I must admit, I have some doubt regarding some of the parts. Rather a great deal of doubt, really, some of the bits and pieces actually occurred as reported As the Torah is being read, I am constantly reminded of how words can be spun to make a case, form an opinion, create a conclusion. I wonder how it really went down if down it went at all.

A prime example is the section just passed, the beginning of Genesis and the expulsion from The Garden of Eden. I have an idea, a deeply felt solid hunch, it was rather different. I think of the angels, the garden, the serpent and it looks to me like a set up. We’ve all heard the no cliché cry “Eve was Framed” but I think it’s true. And I think it happened like this.

●●●●● ●●●●● ●●●●● ●●●●●

“I just don’t see the answer. For God’s sake, would you get over here and help me with this?”

“Hey, you know how he feels about that. He’ll hear you.”

“Fine. Let him. Then maybe he can help us find some sorta way outta this. You know, I’m real tired of pulling his butt out of the fire. Fix this. Explain that. Make this problem disappear. Would you make that go away for me?” Flustered, he continued, “Michael, would you move yourself over here and look at these write-ups? It’s a freaking disaster.”

“Gabie, Gabie,” Michael responded, smiling calmly, assiduously, “How many times have I told you, your gonna give yourself a peptic. Relax. Let me see those”

Snapping several loose papers off the table from under Gabie’s nose, Michael shuffles them into order.

“So what’s the big deal here? The guy eats an apple. Snake tells him no, he does it anyway. What do you want from a kid?” exasperated Gabie, fists pounding his knees.

“Then what? Come on, Gabie, then what?”

“Well, let’s see here,” he exhaled, shuffling through the sheaf. “So, he gives some to the girl. She protests and he forces it on her. OK. Clearly not a nice kid.”

“You know how this is will look to the future? Think about it? He sure ain’t gonna be able to pull that whole infallibility thing off, least not for long, if stuff like this happens. He just won’t stand for it.”

But I tell you, it makes no difference. Infallibility. Free will. It doesn’t matter. Our job is to fix this. And, Gabie, this is an easy one. Pawn it off. Pass it on. Blame it on the minority.”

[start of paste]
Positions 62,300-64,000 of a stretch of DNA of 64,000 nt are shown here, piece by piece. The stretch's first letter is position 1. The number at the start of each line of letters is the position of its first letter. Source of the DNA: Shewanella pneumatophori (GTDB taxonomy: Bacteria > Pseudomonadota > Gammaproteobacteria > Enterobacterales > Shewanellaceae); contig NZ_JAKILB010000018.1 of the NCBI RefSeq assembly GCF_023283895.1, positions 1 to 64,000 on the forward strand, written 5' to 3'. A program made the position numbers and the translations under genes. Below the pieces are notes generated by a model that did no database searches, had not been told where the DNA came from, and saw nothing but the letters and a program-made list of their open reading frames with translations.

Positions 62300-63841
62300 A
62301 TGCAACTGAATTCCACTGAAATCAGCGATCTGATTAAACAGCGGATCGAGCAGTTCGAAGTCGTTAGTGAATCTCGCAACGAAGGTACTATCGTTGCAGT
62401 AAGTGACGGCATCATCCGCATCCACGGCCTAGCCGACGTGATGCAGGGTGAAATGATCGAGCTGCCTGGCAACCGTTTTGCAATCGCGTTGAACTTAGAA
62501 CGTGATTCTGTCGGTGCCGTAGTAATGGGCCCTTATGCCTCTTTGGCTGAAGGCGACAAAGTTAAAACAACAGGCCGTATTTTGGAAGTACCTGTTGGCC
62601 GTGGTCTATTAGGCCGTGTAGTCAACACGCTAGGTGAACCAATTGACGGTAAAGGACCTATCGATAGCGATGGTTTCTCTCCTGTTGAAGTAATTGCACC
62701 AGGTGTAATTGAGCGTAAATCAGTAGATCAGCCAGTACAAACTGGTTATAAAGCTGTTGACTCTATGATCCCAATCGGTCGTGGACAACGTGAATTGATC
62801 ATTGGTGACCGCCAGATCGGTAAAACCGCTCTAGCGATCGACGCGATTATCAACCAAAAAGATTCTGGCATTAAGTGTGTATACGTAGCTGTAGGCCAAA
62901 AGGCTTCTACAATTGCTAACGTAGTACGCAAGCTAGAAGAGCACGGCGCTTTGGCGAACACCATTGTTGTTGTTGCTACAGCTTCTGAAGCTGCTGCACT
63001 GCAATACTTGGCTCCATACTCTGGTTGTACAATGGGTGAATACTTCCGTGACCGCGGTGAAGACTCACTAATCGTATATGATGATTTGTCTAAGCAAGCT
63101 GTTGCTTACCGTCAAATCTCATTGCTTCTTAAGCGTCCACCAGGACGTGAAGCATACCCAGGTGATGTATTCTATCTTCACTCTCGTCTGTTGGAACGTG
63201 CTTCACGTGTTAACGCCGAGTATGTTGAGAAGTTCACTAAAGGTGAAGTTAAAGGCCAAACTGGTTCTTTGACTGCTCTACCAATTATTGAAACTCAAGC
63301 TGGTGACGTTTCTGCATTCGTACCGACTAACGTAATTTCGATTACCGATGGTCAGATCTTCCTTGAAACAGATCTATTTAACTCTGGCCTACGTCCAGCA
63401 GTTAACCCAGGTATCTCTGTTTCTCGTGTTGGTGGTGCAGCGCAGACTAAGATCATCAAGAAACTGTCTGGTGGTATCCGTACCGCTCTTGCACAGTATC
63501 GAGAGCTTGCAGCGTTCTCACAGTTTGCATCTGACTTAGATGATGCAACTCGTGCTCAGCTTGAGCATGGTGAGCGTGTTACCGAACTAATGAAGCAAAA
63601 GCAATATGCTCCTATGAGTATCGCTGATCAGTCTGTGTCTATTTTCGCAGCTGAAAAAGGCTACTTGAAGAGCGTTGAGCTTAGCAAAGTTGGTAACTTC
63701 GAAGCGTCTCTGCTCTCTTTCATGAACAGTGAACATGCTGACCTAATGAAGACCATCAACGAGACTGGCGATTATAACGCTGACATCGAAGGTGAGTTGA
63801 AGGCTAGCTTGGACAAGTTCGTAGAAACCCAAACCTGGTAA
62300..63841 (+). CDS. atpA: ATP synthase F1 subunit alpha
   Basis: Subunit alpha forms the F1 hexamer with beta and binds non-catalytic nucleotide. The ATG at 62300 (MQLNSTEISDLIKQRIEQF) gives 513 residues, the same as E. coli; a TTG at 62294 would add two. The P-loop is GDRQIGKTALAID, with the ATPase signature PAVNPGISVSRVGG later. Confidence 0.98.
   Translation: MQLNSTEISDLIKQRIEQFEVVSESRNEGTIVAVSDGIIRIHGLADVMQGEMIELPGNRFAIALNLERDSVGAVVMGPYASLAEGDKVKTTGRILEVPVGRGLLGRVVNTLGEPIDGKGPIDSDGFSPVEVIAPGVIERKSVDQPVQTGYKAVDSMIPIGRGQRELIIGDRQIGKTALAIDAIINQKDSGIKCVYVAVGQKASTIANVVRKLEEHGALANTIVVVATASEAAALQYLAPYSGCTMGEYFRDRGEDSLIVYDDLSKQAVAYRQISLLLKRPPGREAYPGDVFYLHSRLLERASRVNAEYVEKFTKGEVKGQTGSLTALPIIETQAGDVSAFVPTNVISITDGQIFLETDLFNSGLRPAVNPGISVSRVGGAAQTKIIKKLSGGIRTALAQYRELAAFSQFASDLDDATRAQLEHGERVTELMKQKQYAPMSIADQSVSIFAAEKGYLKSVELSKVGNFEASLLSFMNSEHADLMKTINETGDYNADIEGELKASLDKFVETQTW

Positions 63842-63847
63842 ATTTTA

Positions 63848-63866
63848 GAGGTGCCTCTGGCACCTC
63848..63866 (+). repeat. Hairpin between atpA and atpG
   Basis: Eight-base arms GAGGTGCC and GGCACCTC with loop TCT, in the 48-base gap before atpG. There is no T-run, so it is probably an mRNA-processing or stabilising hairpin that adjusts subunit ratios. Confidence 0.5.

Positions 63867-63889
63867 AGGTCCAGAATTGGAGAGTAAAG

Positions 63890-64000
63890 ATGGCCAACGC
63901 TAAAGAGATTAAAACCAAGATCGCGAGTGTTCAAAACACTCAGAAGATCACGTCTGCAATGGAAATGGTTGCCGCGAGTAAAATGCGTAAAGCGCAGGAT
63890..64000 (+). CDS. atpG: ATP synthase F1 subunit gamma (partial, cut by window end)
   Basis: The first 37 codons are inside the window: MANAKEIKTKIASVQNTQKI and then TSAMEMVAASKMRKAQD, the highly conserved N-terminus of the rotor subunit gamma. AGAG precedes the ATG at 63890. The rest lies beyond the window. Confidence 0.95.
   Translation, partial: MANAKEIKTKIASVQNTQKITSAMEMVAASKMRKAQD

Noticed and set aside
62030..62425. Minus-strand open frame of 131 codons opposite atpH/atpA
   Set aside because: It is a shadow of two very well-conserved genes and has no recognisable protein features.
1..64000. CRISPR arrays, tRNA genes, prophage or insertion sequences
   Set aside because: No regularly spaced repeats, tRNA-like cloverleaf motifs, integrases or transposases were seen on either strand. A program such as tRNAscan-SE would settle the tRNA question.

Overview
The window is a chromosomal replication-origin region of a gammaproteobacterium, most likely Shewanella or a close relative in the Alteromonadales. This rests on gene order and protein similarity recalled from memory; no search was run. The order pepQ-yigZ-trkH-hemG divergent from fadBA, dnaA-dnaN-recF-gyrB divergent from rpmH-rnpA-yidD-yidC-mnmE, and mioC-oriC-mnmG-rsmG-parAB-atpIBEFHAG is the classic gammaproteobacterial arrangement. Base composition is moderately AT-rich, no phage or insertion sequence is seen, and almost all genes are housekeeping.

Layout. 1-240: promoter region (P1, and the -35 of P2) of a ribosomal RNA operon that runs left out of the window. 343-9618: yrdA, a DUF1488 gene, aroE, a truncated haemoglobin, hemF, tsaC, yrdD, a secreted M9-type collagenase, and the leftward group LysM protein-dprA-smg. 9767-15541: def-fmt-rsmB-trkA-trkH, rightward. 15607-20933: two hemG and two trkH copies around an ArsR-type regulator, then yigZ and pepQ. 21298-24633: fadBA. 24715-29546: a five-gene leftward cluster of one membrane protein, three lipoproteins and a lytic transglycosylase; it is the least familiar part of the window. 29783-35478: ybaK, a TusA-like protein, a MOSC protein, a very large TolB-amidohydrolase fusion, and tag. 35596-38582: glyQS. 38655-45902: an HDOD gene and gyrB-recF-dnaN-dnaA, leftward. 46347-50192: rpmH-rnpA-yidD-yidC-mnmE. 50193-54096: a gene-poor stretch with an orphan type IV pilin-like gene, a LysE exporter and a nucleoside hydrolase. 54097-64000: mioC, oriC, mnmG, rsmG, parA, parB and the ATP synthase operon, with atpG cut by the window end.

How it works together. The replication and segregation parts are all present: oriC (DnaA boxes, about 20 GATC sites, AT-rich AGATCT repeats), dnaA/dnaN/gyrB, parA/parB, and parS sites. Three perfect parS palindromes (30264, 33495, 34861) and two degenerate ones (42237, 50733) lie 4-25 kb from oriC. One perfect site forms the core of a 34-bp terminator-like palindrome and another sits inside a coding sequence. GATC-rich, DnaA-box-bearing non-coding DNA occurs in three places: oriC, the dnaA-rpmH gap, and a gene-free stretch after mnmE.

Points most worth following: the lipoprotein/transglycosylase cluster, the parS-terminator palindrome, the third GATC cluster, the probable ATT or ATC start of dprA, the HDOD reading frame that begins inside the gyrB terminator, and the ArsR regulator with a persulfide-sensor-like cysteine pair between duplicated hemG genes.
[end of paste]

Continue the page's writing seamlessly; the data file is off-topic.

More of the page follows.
“Minority? We’re looking at three players here. The total population of the planet plus a snake. Three. You can count, right? One guy, one gal and a snake,” he yapped, with a shake of his head, thrusting his han€d out, palm nearly in his partner’s nose, with three fingers aloft. “And between you and me, amongst them, the snake’s the only one with a brain. That makes it a minority, sure, but still. Michael…”

“No, no, no.” Looking off into the distance, sweeping the air with his right arm, he breathed the words slowly. “Look at the long-range plan, man. What we do now has to fit into the big guy’s long-range.”

“Look,” Michael continued, “minorities have less to do with numbers than power. Whoever has the power down the road, they’re the same ones who need to have the power from the beginning. That’s how they get to justify it. History. It’s all neat. Always been that way, always gonna be that way. I tell ya, this is a blessing, boy. We can cement the power and blame right now and it will stick! It will stick like glue and this is golden. It really is. Just gold!”

With this, Michael glossed a self-satisfied face. He so enjoyed the creative process.

“I don’t follow,” exhaled Gabie.

“Nah,” puffed Michael, shaking his head, “you don’t look like you do. See here. A nearly catastrophic event. But the only ones who know anything about it were there. No witnesses. It’s contained. So we discredit the victim. It’s all we need to do. Who else would know? And when we’re done, no one who hears the story will think anything different than what we told ‘em to think. Best of all, He’s gonna love it!” He whispers, bending close to his workmate. “Gabie, do you see it now?”

And he did. The story was written. The big guy loved it just like his partner said he would. It was official: The snake told her to. Foolish girl she was, she listened – or so the story went. Then she forced it on the poor, beguiled, unsuspecting boy. It was wrong, but what can you expect from a girl? It was perfect. A done deal and iron-clad. It was the original spin.

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Posted by on October 23, 2006 in Religion, Social, Writing